Washington, DC – United States Attorney General William Barr’s release of a redacted version of Special Counsel Robert Mueller‘s report did more to generate controversy than to settle the political crisis encircling Donald Trump‘s presidency.
Trump did not conspire with Russians to hack his presidential opponent Hillary Clinton’s emails in 2016, according to the report, but the special counsel describes a long series of actions by Trump to interfere with the investigation that Congress will now have to assess as potential obstructions of justice. Mueller reached no determination on whether Trump obstructed justice, while Barr concluded Trump had not.
The report provided Democrats in the House of Representatives with a plan for potentially politically damaging investigations of the president and revealed a pattern of manipulation and lying by the White House over the past two years as the investigation into Russian interference in the 2016 US election proceeded.
“Congress can’t just overlook the activities by the president to obstruct the investigation,” said Matthew Miller, a former Justice Department spokesman who served during the Obama administration
“That doesn’t mean they have to impeach, but there has to be some kind of sanction or censure or else it gives licence to future presidents to behave the same way,” he told Al Jazeera.
Representative Jerrold Nadler, chairman of the House Judiciary Committee, plans to bring Mueller to testify before the panel.
On Friday, Nadler issued a subpoena for the full, unredacted report and its underlying evidence. He said the Department of Justice must comply with the subpoena by May 1.
Barr is also expected to testify before the Senate and House Judiciary committees on May 1 and 2.
The 448-page report concluded unequivocally that the Russian government interfered in the 2016 US election “in sweeping and systematic fashion”.
It details willful, but probably not illegal, communication between the Trump campaign and WikiLeaks over the release of Democratic emails stolen by Russian hackers.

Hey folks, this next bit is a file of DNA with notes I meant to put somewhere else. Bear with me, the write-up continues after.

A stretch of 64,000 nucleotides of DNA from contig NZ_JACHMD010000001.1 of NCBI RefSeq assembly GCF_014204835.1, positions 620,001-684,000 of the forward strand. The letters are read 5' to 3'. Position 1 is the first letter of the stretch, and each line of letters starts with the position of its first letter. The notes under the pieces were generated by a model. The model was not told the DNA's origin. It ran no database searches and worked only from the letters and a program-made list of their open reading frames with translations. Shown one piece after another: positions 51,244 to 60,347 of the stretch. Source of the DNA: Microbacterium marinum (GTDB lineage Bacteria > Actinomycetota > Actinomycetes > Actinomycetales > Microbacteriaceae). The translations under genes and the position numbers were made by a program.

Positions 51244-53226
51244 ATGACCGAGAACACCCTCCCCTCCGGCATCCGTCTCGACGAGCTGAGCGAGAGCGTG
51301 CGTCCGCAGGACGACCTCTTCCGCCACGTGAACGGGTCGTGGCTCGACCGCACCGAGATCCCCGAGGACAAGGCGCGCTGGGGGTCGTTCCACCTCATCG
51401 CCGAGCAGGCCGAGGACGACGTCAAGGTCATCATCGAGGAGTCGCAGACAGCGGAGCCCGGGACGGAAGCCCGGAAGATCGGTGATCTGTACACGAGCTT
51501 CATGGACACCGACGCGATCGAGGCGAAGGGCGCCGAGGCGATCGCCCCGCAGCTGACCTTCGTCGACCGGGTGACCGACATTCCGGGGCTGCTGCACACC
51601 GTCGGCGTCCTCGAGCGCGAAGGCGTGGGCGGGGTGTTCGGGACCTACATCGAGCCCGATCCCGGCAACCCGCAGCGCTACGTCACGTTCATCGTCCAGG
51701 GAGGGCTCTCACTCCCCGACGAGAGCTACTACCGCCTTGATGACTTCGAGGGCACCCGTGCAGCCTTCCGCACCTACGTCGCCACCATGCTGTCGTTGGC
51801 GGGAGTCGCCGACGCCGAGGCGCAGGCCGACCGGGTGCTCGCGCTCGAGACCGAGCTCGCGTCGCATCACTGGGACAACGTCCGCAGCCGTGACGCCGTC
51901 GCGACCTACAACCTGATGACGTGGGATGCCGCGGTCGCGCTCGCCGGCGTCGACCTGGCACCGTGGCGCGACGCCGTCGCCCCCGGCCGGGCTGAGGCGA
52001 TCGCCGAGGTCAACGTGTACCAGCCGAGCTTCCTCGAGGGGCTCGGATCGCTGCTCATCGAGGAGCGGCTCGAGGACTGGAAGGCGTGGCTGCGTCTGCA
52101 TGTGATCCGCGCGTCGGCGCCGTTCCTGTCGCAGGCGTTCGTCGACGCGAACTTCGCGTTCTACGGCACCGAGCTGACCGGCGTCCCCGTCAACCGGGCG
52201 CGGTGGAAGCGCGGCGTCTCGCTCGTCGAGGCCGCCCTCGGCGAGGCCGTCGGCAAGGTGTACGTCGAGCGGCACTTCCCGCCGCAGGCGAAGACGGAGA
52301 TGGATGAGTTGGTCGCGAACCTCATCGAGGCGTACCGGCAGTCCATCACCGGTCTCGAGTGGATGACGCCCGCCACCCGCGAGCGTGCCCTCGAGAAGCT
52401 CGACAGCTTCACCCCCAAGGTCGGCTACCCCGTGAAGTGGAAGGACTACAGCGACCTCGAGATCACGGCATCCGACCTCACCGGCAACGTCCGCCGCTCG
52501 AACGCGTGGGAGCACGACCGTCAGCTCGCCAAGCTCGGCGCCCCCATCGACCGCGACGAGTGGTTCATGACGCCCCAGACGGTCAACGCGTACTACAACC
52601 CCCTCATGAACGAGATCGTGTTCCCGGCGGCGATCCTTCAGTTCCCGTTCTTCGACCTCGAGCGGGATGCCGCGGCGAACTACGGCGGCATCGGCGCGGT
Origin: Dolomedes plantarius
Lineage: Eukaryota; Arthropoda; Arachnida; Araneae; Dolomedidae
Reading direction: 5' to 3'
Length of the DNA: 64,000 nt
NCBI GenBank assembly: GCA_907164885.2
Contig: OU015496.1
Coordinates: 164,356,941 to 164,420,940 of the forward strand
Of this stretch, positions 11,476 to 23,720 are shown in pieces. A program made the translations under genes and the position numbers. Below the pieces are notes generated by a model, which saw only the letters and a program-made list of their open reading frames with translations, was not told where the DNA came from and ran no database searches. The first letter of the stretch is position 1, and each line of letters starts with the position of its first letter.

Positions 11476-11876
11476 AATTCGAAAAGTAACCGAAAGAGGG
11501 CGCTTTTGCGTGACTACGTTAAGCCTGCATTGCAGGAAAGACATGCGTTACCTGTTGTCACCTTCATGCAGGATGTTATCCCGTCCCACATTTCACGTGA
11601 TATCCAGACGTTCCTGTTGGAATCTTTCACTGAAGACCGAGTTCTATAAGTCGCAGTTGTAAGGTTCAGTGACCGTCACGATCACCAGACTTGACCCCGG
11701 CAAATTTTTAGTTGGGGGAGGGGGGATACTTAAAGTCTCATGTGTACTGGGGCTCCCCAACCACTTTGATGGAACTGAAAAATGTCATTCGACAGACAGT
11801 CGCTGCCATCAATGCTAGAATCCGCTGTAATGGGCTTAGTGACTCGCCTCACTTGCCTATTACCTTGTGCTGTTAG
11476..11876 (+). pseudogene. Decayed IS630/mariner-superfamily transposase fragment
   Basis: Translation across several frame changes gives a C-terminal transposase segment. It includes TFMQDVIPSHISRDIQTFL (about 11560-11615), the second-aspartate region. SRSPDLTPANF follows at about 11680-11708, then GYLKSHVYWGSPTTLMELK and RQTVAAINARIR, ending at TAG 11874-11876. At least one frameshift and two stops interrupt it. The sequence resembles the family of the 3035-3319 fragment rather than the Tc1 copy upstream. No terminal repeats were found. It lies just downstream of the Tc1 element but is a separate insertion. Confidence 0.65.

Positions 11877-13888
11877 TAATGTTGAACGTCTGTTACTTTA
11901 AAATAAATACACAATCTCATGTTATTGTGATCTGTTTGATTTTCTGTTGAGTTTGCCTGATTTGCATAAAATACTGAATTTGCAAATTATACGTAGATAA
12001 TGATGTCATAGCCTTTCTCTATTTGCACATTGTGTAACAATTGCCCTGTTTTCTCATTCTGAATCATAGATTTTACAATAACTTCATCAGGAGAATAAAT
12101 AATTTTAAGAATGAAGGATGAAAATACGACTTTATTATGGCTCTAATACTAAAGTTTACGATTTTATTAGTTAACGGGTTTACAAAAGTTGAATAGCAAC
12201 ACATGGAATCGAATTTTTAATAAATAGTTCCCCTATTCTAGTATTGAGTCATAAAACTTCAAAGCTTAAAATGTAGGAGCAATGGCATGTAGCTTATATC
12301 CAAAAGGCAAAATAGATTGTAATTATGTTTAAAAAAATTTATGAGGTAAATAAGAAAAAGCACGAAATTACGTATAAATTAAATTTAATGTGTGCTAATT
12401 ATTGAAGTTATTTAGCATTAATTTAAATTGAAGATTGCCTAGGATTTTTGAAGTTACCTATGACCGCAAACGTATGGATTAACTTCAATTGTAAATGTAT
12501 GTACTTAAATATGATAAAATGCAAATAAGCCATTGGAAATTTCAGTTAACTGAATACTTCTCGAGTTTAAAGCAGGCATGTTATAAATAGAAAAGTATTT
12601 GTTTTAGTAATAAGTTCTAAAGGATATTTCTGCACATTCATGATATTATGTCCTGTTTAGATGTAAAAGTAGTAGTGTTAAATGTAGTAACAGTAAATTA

“This kind of thing goes back to German efforts pre-World War II to infiltrate political parties. It goes back to post-World War II 1950s, when a Soviet spy tried to interfere. It’s just absolutely outrageous,” said Jack Hardin Young, a former counsel to the Democratic National Committee and an election law expert in Washington, DC.
“It should be a crime to have discussions of a campaign nature with agents of a foreign government,” he told Al Jazeera. “It should be a crime to share internal polling data about an American election with foreign governments. If you knowingly engaged with a Kremlin lobbyist, that should be a crime.”
Collusion vs conspiracy
In saying that there was no conspiracy between Trump, his 2016 campaign and Russian hackers, Barr and Mueller applied a strict interpretation of US law.
Mueller would have needed clear evidence that Trump or his associates reached an agreement in advance with Russian government agents to hack and release the Clinton emails in order for there to be a “conspiracy”.
But the report details dozens of contacts between Trump’s campaign and Russian go-betweens.
“Although the investigation established that the Russian government perceived it would benefit from a Trump presidency and worked to secure that outcome, and that the Campaign expected it would benefit electorally from information stolen and released through the Russian efforts, the investigation did not establish that members of the Trump campaign conspired or coordinated with the Russian government in its election interference activities,” the report said.
Mueller’s conclusion that Trump did not criminally conspire with the Russian government will not be viewed by Trump’s political opposition in Congress as excusing the president of wrongdoing, as Barr and Trump have repeatedly suggested.